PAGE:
Your Taxes: Selling a home that's "under water"

November 7, 2007

It's a scenario no homeowner wants to face: selling at a loss. However, it's become reality for a lot of people who bought at the high end of the market but are now forced to sell during a housing slump, because of, say, a divorce or downsizing.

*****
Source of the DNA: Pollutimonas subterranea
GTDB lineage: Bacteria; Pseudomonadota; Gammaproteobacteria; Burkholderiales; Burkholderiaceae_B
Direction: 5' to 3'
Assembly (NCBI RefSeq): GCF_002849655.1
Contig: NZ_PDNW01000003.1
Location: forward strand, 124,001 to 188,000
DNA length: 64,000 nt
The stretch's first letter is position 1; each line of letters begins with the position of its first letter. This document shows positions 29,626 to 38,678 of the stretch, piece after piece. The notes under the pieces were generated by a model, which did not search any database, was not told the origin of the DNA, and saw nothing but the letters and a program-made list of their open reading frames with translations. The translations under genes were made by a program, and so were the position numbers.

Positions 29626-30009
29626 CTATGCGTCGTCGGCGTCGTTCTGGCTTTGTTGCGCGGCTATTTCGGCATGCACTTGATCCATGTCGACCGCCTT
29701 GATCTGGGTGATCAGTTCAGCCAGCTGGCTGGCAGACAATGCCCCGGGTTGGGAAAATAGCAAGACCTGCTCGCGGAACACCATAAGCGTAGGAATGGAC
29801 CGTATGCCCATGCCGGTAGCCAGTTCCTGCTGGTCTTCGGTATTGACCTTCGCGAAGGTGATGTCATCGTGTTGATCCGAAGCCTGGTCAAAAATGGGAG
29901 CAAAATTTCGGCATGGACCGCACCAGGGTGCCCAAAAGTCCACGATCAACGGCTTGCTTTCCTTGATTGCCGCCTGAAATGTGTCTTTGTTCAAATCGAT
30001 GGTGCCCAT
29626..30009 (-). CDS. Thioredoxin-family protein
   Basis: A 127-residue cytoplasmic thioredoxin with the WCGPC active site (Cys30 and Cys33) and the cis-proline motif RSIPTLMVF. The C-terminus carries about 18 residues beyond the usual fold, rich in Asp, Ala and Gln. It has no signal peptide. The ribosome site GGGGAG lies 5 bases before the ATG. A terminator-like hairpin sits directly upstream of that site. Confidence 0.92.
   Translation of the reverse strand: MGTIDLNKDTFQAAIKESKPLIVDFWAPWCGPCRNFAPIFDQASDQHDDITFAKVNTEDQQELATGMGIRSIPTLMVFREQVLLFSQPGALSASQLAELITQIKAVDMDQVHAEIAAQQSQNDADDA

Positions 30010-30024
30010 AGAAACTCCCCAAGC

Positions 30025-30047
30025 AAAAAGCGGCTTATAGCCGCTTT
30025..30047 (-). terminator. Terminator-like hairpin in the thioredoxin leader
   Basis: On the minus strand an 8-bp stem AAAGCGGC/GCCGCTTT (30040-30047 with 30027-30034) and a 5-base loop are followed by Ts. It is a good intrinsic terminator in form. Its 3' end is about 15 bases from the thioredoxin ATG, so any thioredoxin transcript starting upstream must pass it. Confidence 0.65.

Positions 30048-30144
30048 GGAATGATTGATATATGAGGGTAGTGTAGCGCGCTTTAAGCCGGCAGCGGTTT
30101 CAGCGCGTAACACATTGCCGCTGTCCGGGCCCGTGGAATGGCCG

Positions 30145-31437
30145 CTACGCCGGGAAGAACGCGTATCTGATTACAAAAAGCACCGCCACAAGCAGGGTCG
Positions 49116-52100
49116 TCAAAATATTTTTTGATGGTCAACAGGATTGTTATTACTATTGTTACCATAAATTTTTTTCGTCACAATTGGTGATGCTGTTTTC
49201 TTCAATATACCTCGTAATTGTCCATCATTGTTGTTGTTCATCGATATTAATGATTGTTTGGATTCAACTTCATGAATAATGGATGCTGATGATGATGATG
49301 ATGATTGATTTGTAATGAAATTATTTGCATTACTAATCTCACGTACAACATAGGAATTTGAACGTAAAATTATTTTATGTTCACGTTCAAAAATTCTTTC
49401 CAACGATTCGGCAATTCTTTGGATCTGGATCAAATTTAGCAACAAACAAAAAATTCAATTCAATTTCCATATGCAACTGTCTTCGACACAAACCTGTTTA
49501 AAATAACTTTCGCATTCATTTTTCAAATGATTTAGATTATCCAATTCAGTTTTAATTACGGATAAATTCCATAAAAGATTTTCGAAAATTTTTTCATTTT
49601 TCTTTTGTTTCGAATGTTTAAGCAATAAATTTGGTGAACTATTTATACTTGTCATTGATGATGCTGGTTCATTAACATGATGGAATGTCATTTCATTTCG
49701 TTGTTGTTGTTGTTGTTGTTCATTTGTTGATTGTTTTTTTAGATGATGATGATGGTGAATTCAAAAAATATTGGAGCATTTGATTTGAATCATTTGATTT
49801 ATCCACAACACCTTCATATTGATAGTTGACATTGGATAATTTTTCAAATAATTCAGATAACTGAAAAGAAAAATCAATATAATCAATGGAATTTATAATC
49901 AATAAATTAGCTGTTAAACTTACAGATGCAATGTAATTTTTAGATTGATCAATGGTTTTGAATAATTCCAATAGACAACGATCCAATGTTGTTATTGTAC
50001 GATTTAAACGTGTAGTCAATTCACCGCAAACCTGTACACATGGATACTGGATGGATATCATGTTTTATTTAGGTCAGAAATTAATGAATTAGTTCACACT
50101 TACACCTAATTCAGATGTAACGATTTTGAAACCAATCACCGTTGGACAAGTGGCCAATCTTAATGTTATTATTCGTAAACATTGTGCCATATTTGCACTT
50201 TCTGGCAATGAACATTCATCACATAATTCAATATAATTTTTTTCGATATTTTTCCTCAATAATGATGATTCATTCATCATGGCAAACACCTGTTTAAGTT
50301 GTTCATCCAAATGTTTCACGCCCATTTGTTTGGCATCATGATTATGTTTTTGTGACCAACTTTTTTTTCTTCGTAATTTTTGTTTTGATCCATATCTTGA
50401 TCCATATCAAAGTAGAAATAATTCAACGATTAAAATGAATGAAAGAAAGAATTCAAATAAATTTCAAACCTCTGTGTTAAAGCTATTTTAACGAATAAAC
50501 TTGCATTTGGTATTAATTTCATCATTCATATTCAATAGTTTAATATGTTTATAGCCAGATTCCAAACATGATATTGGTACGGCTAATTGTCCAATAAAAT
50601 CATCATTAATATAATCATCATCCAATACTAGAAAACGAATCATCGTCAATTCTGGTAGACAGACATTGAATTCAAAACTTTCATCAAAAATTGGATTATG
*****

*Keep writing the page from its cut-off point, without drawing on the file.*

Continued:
It's a scenario no homeowner wants to face: selling at a loss. However, it's become reality for a lot of people who bought at the high end of the market but are now forced to sell during a housing slump, because of, say, a divorce or downsizing. Worse, because the IRS doesn't consider a primary residence an investment, you can't deduct the loss. Although it's not a short-term solution, a way around this is to rent out your home, suggests David K. Sebastian, a financial planner in Parsippany, NJ. If you can prove your house was permanently converted to a rental, you'll be allowed to deduct the loss as a capital loss on your tax return. A recent Tax Court decision permitted a deduction after a 90-day rental, but tax experts advise longer-term leases to pass IRS muster. The devil is in the details, of course, so see your accountant first.